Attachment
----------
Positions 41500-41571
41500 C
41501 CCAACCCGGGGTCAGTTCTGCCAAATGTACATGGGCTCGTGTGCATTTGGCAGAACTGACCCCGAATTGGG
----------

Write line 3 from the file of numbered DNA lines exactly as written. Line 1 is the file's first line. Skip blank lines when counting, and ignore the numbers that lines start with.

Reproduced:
41501 CCAACCCGGGGTCAGTTCTGCCAAATGTACATGGGCTCGTGTGCATTTGGCAGAACTGACCCCGAATTGGG